This whole idea started when I reluctantly tossed an unopened bag of expensive, organic spinach in the trash after deeming it stinky, slimy, and inedible. It drove me crazy — not only was I wasting my money but, even worse, I was wasting food that just days earlier was absolutely delicious. We all have these stories of food waste, but — I get it — sometimes we have every intention of using all of these delectable ingredients and then, well, you know … life gets in the way.

With the local growing season coming to a close and winter on the horizon, I’m here to tell you that there is a way to save that almost-expired food in your fridge that you’re kicking yourself for buying, or the heaps of produce from the CSA box that you just can’t quite use up. Below are nine tricks to help you stock up for winter, gathered from various books, web sources, and local experts:

1. Different Produce Warrants Different Freezing Methods: Not all produce is created equal, so it is only natural that items need to be treated differently when freezing (see side bar). When in doubt consult the freezer’s bible, The Busy Person’s Guide to Preserving Food or do a quick online search.


2. Don’t Be Afraid to Put Whole Produce in the Freezer: Susie Sutphin of the Tahoe Food Hub puts tomatoes and tomatillos whole, in re-closable plastic bags, in the freezer. This method requires almost no work at all and can also be applied to bread, sweet peppers, and a variety of other produce.

3. When to Blanch and When Not to Blanch: Blanching — a process when fruits or vegetables are briefly plunged into boiling water and then cooled in an ice bath — is required for some produce. Truckee/Tahoe well-being facilitator Polly Triplat prefers blanching foods like beans, peas, and broccoli. Some that don’t require blanching are cucumbers, summer squash, and most berries.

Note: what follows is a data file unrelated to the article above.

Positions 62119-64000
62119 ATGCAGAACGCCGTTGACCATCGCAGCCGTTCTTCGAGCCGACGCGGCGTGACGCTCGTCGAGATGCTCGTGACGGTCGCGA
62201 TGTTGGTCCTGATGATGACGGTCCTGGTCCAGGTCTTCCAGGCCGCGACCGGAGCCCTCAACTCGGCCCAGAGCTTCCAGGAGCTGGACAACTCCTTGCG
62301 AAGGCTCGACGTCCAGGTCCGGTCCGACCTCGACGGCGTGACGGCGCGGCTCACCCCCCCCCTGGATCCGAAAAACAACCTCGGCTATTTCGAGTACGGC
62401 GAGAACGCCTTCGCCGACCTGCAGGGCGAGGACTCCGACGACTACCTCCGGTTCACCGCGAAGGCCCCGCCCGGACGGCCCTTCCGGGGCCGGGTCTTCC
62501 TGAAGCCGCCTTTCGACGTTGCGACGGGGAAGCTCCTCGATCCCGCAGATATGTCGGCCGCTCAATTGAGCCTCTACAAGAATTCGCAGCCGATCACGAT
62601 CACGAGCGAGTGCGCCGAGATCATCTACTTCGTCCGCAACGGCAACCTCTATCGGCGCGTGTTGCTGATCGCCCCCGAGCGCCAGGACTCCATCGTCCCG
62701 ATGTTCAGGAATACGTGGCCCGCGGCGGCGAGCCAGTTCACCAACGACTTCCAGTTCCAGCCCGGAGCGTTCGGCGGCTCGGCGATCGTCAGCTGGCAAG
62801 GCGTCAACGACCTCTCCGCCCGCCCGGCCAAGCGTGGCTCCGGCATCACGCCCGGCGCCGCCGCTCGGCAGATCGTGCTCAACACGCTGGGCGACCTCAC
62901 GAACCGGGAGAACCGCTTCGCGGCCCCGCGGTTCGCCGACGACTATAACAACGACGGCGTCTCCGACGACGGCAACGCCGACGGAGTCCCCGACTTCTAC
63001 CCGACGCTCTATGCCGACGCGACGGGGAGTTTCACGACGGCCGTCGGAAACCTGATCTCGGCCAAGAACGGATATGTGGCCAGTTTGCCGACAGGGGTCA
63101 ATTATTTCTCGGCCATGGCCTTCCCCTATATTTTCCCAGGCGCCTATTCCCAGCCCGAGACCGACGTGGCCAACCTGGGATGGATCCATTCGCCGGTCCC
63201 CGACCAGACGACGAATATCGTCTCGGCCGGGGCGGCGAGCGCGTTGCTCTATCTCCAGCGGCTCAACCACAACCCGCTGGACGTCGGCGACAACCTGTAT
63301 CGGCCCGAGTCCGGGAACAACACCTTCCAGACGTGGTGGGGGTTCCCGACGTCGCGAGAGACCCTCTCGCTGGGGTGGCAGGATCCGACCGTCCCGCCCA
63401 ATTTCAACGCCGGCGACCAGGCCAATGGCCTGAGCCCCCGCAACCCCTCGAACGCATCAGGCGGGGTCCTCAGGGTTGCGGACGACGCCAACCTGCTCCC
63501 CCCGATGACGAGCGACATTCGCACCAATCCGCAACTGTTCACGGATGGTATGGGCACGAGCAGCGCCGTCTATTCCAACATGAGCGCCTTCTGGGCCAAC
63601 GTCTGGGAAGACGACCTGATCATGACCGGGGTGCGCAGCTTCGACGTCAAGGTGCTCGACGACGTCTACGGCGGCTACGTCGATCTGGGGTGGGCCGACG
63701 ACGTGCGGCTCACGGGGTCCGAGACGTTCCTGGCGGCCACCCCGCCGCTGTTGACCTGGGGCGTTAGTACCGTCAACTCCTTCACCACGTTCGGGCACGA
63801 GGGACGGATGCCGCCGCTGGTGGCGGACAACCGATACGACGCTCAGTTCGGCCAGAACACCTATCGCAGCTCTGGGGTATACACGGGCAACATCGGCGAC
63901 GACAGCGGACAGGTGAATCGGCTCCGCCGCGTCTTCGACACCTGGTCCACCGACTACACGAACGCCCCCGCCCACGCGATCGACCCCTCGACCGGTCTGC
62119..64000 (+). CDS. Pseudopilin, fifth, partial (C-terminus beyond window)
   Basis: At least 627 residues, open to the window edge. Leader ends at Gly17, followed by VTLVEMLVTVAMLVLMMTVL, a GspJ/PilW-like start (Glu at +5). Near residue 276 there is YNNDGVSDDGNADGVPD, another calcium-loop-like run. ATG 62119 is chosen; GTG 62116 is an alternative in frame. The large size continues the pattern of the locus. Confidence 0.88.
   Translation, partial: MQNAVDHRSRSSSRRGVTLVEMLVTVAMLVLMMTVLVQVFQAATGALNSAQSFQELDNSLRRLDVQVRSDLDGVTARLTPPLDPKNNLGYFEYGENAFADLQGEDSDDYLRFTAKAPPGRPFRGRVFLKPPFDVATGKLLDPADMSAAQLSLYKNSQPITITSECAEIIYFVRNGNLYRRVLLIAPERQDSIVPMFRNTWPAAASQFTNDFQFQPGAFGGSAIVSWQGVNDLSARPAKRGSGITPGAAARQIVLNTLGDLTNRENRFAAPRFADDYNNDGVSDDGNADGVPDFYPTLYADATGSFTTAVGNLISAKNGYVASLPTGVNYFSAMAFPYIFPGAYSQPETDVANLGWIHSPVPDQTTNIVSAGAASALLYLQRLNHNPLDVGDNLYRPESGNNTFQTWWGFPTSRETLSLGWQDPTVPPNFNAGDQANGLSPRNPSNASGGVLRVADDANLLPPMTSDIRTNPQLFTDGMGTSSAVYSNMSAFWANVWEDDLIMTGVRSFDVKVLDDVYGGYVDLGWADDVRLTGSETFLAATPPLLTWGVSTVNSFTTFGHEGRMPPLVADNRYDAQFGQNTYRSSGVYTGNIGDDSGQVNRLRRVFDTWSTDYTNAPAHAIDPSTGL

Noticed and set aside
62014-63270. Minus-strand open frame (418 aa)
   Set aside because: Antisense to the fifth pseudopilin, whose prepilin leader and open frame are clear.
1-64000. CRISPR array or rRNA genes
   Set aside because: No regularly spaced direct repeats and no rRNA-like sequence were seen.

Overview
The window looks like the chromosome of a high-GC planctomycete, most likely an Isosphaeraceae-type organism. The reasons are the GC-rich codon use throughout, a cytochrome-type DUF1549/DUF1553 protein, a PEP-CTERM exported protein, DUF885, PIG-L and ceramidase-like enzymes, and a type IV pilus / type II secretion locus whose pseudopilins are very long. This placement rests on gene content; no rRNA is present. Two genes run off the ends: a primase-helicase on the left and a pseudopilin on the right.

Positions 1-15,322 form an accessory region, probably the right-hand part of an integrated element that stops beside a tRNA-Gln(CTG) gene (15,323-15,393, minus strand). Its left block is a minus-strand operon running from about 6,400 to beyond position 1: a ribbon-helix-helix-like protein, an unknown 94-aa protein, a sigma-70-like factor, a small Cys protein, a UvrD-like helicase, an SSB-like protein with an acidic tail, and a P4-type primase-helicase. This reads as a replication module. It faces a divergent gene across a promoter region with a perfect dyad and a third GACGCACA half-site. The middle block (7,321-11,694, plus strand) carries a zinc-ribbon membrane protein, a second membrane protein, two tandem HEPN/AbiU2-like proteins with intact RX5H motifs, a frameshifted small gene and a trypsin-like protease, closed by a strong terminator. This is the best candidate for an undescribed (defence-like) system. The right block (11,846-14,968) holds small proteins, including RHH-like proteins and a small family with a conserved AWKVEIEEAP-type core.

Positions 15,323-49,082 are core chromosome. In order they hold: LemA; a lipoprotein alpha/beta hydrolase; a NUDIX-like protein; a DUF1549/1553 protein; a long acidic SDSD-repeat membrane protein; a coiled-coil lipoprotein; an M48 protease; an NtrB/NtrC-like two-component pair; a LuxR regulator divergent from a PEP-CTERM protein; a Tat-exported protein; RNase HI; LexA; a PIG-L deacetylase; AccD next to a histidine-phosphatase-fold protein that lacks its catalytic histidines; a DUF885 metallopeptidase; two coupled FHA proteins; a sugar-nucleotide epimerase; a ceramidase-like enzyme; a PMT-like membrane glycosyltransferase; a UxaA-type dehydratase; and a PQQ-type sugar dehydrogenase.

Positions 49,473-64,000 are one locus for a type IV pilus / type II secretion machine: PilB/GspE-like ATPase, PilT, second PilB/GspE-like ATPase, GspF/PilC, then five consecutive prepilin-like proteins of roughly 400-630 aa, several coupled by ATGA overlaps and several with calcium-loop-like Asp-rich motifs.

4. Pre-chop Greens and Make Snowballs: When freezing greens to be used for delicious smoothies (or other stuff) make sure to rinse your roughly chopped greens in cold water, blanch them, and absorb as much water as possible before molding them into varying shapes and sizes (think making a snowball), and place them in a re-closable plastic bag to be frozen.

5. Ice Cube Trays Aren’t Just for Ice: Finely chop your herbs and place them in cube trays, not quite filling them up. Top each section off with water or the cooking oil of your choice. To reuse the ice cube tray, once the herb cubes are frozen take them out and place them in re-closable plastic bags.

6. Label, Label, Label: Forget the idea of I’ll remember what this is and when I froze it. Label everything, even that bag of whole tomatoes you froze on Christmas Day. Also, to be safe, rotate anything out that has been in the freezer for more than six months. See sidebar for more specific keeping times.

7. Containers, Containers, Containers: re-closable plastic bags, air-tight containers, and freezer bags are your friend. Invest in these and your frozen produce will have a lower chance of contracting the dreaded freezer burn.

8. Avoid Refreezing: But if you have to, make sure the produce hasn’t been thawing for more than two hours. If it has, throw it away. It is also important to note that freezing and refreezing multiple times will affect the food quality.

9. Fill the Freezer: Believe it or not, full freezers are actually cheaper to run, so be organized enough to not lose your creations, but don’t be afraid to pack in the goods.


  • Ally Gravina

    Ally Gravina is a freelance journalist and former Moonshine editor based in Graeagle. She has a master’s degree from the Columbia University Graduate School of Journalism, where she specialized in arts and culture reporting.

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